Tuesday, October 5, 2010

William Webster's astonishing claims about Sola Scriptura

William Webster is a popular Reformed Apologist who has published many articles online. He is very blunt when it comes to defending Sola Scriptura and Sola Fide, which is an approach I admire because one should be confident when doing apologetics for the position they deem to be the correct one. I recently came across one article of his on Sola Scriptura that was too important to not comment upon. Him being one of the more well known Protestant apologists, I was shocked at the foundational claims he made for his position.

For this post, I will comment upon Websters claims, starting with his opening remarks (his words in green, bold and red highlights mine):
The sixteenth century Reformation was responsible for restoring to the Church the principle of sola Scriptura, a principle that had been operative within the Church from the very beginning of the post apostolic age. (From the Article: "What did the Early Church believe about the authority of Scripture? (sola Scriptura)" by William Webster)
This very first sentence of his article lays down a very important claim: The "principle" of Sola Scriptura only became "operative" in the "post apostolic age".
Rephrased for even greater emphasis, Webster is saying: Sola Scriptura was not "operative" during the lifetime of the Apostles.
The question arises: Where does the Bible teach this concept, that Sola Scriptura would be "operative" after the Apostolic age?
The answer - to the embarrassment of the Protestant - is "nowhere". So from the very start of Webster's article, he is laying down a foundation not derived from Scripture, meaning it is a foundation derived from men - and such a foundation can never be anything "firm".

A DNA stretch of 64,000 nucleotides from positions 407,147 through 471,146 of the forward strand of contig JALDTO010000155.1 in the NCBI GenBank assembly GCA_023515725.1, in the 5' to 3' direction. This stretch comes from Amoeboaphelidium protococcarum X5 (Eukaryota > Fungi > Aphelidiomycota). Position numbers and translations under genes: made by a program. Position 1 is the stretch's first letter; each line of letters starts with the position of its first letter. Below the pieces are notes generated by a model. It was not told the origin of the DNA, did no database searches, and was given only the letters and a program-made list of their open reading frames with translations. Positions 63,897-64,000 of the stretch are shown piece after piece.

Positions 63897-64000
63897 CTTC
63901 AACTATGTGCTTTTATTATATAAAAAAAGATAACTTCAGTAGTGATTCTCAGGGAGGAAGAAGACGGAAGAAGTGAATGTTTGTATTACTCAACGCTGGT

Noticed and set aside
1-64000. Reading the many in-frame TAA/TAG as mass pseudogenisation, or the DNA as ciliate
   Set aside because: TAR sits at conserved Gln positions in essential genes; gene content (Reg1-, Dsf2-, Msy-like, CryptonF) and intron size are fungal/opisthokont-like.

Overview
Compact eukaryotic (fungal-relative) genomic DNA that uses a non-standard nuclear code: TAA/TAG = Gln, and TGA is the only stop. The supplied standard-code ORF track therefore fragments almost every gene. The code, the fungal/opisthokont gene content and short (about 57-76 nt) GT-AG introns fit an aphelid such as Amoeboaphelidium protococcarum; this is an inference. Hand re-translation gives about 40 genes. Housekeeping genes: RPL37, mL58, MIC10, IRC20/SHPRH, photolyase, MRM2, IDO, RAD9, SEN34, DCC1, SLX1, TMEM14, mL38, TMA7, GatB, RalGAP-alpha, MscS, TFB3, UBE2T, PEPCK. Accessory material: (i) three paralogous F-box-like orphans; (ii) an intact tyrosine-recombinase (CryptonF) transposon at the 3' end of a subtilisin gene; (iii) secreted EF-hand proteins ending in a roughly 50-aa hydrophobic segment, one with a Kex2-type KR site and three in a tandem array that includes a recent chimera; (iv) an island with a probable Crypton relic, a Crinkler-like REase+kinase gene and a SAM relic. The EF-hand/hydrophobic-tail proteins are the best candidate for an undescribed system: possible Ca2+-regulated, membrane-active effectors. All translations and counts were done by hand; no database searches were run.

In the second paragraph, Webster elaborates on the thought:
Initially the apostles taught orally, but with the close of the apostolic age, all special revelation that God wanted preserved for man was codified in the written Scriptures. Sola Scriptura is the teaching, founded on the Scriptures themselves, that there is only one special revelation from God that man possesses today, the written Scriptures or the Bible.
Starting off with the very Biblical notion that "initially" the Apostles taught orally, Webster makes some very serious leaps of logic: Here Webster asserts that by the time the last Apostle died, all revelation God wanted to preserve was written down. Further, he says the teaching of Sola Scriptura is that "there is only one special revelation" we have available "today". To buttress his claim, he plainly says these notions are "founded on the Scriptures themselves."
What the average reader doesn't know is that Webster's own words and arguments ultimately turn around and condemn and self-refute his own position.
Where does the Bible say all information God wanted preserved was at some point, specifically the end of the apostolic age, confined to Scripture? The answer is, again, "nowhere". And where does the Bible say that there will come a time when only Scripture will contain divine revelation? (Nowhere!)

These are two foundational flaws Webster is building from, and they are such because they are not "founded on the Scriptures themselves."

Further, Webster has unwittingly trapped himself by framing his doctrine in an anachronistic fashion. An anachronism is when someone reads something back into a text that was historically impossible at the time. For example, if we found a writing that said, "George Washington spoke with a device that carried his voice long distances," we could not claim this device was a cellphone because cellphones had not been invented yet. So whatever it was, it wasn't a cellphone. In the case of Webster, he cannot point to any given text of Scripture and say, "See this text, the Apostle is teaching the doctrine of Sola Scriptura to these Christians," because Sola Scriptura didn't exist yet - it wasn't operable yet! In other words, not only does Webster not have a Scriptural basis for his claims (as shown earlier), he has also slammed the door on himself in terms of appealing to any Scriptures in the first place!
Consequently the Scriptures are materially sufficient and are by their very nature (as being inspired by God) the ultimate authority for the Church. This means that there is no portion of that revelation which has been preserved in the form of oral tradition independent of Scripture. We do not possess any oral teaching of an Apostle today. Only Scripture therefore records for us the apostolic teaching and the final revelation of God.